npm- Specifying dependencies and devDependencies in a package.json file

Install packages required by your application in production:

 

Install packages that are only needed for local development and testing:

NPM cheat sheet:
https://kapeli.com/cheat_sheets/npm.docset/Contents/Resources/Documents/index

Specifying dependencies and devDependencies in a package.json fileTo specify the packages your project depends on, you must list them as “dependencies” or “devDependencies” in your package’s package.json file. When you (or another user) run npm install, npm will download dependencies and devDependencies that are listed in package.json that meet the semantic version requirements listed for each. To see which versions of a package will be installed, use the semver calculator.”dependencies”: Packages required by your application in production.”devDependencies”: Packages that are only needed for local development and testing.

To specify the packages your project depends on, you must list them as "dependencies" or "devDependencies" in your package’s package.json file. When you (or another user) run npm install, npm will download dependencies and devDependencies that are listed in package.json that meet the semantic version requirements listed for each. To see which versions of a package will be installed, use the semver calculator.

  • "dependencies": Packages required by your application in production.
  • "devDependencies": Packages that are only needed for local development and testing.

Source: Specifying dependencies and devDependencies in a package.json file | npm Documentation

mockserver – npm

mockserver is a library that will help you mocking your APIs in a matter of seconds: you simply organize your mocked HTTP responses in a bunch of mock files and it will serve them like they were coming from a real API; in this way you can write your frontends without caring too much whether your backend is really ready or not.

Source: mockserver – npm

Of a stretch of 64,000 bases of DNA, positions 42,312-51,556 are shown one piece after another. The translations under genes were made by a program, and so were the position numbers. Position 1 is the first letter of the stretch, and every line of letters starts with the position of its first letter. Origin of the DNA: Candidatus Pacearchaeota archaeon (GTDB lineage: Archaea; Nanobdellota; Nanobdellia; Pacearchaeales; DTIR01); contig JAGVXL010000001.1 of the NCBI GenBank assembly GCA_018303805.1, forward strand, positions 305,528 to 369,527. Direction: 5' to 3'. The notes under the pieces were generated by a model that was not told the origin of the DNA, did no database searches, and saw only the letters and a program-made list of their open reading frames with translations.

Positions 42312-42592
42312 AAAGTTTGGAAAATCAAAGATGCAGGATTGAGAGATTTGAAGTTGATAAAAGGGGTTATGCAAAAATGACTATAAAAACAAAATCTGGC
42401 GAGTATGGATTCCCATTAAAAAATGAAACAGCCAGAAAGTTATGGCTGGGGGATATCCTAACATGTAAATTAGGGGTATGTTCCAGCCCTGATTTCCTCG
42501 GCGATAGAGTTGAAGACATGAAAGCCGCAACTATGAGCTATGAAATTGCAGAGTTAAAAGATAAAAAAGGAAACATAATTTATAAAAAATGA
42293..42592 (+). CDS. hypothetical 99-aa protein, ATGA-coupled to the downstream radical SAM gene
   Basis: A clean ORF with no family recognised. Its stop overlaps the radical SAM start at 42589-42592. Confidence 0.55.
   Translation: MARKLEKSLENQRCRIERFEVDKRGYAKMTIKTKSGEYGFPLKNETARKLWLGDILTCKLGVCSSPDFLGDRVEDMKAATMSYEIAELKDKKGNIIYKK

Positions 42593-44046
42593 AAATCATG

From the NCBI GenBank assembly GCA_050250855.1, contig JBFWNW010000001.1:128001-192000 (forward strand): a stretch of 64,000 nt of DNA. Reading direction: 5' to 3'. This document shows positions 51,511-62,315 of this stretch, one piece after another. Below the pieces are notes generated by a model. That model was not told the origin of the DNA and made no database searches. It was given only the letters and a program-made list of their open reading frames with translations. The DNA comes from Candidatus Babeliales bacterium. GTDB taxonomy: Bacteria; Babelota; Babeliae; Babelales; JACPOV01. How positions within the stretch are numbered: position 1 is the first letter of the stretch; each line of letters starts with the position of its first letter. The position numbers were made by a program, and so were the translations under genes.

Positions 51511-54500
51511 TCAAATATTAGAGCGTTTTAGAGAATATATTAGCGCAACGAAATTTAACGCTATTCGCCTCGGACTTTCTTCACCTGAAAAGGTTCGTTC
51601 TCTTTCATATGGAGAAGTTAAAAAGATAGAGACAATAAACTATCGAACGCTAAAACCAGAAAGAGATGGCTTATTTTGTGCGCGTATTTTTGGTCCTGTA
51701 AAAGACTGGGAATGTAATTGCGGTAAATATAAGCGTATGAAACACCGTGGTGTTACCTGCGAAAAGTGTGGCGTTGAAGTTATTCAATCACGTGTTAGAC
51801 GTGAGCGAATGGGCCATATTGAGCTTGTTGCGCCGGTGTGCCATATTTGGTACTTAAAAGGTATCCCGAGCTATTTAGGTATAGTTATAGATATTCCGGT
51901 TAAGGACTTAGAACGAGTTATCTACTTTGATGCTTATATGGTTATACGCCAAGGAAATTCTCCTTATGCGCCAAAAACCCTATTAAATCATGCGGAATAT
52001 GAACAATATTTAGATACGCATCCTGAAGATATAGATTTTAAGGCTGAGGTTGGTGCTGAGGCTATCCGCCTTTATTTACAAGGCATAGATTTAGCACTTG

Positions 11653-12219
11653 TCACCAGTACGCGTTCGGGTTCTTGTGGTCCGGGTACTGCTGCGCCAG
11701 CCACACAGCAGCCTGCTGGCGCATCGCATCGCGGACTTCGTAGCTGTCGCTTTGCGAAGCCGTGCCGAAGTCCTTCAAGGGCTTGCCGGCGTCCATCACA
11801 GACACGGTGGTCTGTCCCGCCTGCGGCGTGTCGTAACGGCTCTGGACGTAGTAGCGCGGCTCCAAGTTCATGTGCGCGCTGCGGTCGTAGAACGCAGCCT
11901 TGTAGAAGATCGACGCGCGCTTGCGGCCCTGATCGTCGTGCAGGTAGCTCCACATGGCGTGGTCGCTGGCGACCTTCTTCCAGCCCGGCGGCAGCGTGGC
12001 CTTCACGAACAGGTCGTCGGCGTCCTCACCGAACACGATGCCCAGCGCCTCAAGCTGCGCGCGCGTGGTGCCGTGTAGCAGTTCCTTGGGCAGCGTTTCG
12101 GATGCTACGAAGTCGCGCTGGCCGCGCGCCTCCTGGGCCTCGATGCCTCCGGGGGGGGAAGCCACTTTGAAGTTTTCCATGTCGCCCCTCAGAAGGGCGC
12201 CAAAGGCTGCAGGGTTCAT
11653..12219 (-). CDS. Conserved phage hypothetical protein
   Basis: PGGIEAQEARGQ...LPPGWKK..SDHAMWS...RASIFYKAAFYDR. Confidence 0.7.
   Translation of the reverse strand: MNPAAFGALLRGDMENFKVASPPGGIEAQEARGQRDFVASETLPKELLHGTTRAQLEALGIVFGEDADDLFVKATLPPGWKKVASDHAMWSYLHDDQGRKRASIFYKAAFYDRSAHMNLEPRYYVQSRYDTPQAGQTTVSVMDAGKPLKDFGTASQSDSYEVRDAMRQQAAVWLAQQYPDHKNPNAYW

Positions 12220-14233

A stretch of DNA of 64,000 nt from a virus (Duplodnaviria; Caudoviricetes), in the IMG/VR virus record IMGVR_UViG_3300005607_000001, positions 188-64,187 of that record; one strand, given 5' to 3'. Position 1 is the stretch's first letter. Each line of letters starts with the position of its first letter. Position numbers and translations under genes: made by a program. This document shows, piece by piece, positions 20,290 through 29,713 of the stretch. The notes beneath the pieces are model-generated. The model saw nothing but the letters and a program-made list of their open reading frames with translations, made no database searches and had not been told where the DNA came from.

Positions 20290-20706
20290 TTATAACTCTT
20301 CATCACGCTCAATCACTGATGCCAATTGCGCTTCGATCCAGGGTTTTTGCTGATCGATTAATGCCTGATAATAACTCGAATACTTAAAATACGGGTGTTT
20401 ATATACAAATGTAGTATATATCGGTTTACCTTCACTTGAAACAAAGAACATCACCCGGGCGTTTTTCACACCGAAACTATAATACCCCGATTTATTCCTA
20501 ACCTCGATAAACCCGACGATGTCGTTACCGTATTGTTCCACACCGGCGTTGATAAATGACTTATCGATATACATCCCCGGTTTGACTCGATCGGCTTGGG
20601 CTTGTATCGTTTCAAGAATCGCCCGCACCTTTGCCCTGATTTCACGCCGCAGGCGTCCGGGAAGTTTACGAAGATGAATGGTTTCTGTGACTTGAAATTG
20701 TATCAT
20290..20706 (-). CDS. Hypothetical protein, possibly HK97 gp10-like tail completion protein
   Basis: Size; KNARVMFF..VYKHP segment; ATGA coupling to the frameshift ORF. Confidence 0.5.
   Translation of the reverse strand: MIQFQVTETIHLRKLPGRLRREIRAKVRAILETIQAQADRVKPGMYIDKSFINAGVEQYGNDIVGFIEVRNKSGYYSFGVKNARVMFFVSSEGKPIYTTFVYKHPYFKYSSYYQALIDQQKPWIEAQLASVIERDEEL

Javascript debugging helper – Count number of eventlisteners in Chrome console

Paste and run one of the code blocks below in chrome console to get eventlisteners count.

 

jasmine parameterized unit test – Stack Overflow

Based on piotrek’s answer and the article Parameterized testing in Javascript, you could also use the following approach which uses ES6 syntax:

I have tested it with the Jest test framework, but it should work with Jasmine as well.

Source: jasmine parameterized unit test – Stack Overflow

How to include and use jQuery in Angular CLI project

Tested in angular version 7:

  1. install jquery:
    npm install jquery
    install jquery typescript intellisense:
    npm install @types/jquery
  2. edit the angular.json file in root folder:
    in the architect / build / scripts location, add this:

  3. To use jquery inside a component.ts add this import at the top:
    import $ from ‘jquery’;

    Example code to check for functionality:
    component html:

    component.ts:

    Click on the button should fade out and fade in the entire page.

Source: How to include and use jQuery in Angular CLI project

json2typescript – npm

NPM Package for converting from JSON to TypeScript object.

json2typescript In Angular 2 applications, everyone consumes JSON API’s from an external source. Type checking and object mapping is only possible in TypeScript, but not in the JavaScript runtime. As the API may change at any point, it is important for larger projects to verify the consumed data. json2typescript is a small package containing a helper class that maps JSON objects to an instance of a TypeScript class. After compiling to JavaScript, the result will still be an instance of this class. One big advantage of this approach is, that you can also use methods of this class.

Source: json2typescript – npm